The Congress and its ruling ally in Assam have parted ways “amicably” for the Bodoland Territorial Council (BTC) polls, slated for April 9.
The party shares power in the state with the Bodoland Peoples’ Front. At least 30 people have been killed since November 8 last year in internecine clashes in the four districts under the jurisdiction of the council.
Most of the victims were supporters of either the Bodoland Peoples’ Front (BPF) or the rival Bodoland Peoples’ Progressive Front (BPPF). The BPF is in power in the council.
But the past couple of days saw violent fights among BPF supporters, who torched party offices and burnt effigies of their leaders. The eruption followed the BPF’s decision to leave 12 of the council’s 40 seats to the Congress.
However, on Thursday, BPF chief Hagrama Mohilary – he heads the council also – “gave in” to popular demand and buried the seat-sharing agreement. “We will now field candidates in all the 40 seats in the council,” he said.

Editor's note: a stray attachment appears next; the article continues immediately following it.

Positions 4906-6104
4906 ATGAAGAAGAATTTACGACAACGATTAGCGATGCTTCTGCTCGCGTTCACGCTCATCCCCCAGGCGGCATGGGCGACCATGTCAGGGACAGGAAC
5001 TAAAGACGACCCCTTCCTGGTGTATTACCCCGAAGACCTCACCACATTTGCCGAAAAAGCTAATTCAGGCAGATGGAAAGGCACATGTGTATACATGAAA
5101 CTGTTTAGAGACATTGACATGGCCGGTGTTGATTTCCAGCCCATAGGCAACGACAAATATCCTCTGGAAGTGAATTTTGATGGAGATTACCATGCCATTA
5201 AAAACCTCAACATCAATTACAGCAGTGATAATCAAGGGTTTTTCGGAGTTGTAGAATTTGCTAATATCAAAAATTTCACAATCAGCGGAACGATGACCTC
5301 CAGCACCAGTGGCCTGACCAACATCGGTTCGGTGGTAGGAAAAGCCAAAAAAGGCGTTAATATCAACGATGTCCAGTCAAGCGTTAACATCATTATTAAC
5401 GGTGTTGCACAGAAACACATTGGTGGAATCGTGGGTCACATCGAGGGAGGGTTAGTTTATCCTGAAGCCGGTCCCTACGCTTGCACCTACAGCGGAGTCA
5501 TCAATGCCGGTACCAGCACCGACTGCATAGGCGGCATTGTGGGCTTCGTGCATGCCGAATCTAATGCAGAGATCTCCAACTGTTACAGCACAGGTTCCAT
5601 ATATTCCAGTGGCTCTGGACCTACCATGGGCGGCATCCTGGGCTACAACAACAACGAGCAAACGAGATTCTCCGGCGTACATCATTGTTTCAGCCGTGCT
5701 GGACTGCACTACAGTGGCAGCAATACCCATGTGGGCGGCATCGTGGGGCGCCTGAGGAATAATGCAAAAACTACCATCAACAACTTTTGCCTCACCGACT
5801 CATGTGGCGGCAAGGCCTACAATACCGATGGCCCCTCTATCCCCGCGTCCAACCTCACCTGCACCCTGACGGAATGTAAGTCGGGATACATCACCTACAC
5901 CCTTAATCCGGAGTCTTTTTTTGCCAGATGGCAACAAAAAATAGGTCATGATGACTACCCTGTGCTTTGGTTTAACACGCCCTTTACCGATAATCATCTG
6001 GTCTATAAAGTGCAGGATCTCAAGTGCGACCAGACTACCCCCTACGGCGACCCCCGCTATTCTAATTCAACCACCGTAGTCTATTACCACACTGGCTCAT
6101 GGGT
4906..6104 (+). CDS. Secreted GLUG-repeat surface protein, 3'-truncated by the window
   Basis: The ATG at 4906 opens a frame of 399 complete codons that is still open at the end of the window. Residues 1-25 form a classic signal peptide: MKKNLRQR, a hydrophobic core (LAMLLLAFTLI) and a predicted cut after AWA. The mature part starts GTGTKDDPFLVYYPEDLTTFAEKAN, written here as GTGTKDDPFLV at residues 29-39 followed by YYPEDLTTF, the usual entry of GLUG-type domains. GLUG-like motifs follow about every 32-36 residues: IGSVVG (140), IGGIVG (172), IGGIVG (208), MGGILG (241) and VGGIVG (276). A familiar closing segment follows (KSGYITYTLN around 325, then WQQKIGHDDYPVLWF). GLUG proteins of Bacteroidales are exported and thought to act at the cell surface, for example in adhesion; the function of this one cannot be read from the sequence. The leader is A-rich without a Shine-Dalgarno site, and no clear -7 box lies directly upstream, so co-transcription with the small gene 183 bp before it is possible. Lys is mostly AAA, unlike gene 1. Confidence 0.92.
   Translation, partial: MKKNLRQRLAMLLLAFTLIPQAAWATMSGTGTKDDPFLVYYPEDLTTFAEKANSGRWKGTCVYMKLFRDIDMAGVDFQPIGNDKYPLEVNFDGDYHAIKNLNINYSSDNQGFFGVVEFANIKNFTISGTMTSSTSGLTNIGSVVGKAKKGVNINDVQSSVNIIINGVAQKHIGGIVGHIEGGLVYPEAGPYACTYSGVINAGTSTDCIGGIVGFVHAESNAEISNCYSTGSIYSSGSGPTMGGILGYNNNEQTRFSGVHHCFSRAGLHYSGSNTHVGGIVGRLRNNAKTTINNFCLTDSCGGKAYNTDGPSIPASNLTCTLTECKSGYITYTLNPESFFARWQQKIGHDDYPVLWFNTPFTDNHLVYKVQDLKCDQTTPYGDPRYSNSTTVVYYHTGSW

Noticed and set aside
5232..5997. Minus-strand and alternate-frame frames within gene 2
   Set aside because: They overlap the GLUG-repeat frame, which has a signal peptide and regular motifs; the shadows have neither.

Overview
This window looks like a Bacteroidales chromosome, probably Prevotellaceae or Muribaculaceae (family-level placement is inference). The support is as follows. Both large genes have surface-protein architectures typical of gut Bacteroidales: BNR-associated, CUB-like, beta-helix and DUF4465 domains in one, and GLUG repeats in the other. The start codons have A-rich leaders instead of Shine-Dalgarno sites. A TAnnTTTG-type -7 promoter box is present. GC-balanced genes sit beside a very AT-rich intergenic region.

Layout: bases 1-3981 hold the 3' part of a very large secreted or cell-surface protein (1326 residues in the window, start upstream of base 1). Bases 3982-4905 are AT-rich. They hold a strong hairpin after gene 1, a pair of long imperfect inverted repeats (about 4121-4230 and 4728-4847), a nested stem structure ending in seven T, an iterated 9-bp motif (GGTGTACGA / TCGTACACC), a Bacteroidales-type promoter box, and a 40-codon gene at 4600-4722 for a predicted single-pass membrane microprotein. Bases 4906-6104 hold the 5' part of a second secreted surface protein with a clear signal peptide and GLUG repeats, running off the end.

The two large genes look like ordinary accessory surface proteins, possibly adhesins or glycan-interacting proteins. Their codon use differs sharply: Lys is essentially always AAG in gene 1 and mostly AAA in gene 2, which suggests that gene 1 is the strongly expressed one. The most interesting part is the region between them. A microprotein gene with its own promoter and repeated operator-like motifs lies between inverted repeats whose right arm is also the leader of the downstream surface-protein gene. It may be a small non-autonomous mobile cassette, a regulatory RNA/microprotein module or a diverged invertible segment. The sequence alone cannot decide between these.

The BPPF and its regional ally, Asom Gana Parishad (AGP), were quick to point to a ‘rift’ between the Congress and the BPF. But Congress spokesman Haren Das denied that.
“We have now opted for a friendly contest. And our party will put up candidates in only 15 seats, and not contest in the seats in which the top five BPF leaders are in the fray,” Das told Hindustan Times.
The BPPF, on the other hand, has inked a seat-sharing pact with the AGP.
The details of this arrangement are awaited.
The first elections to the BTC were held in 2005, two years the council was formed after an amendment to the Sixth Schedule of the Constitution.
The BPF, led mostly by former militants, won the council’s elections.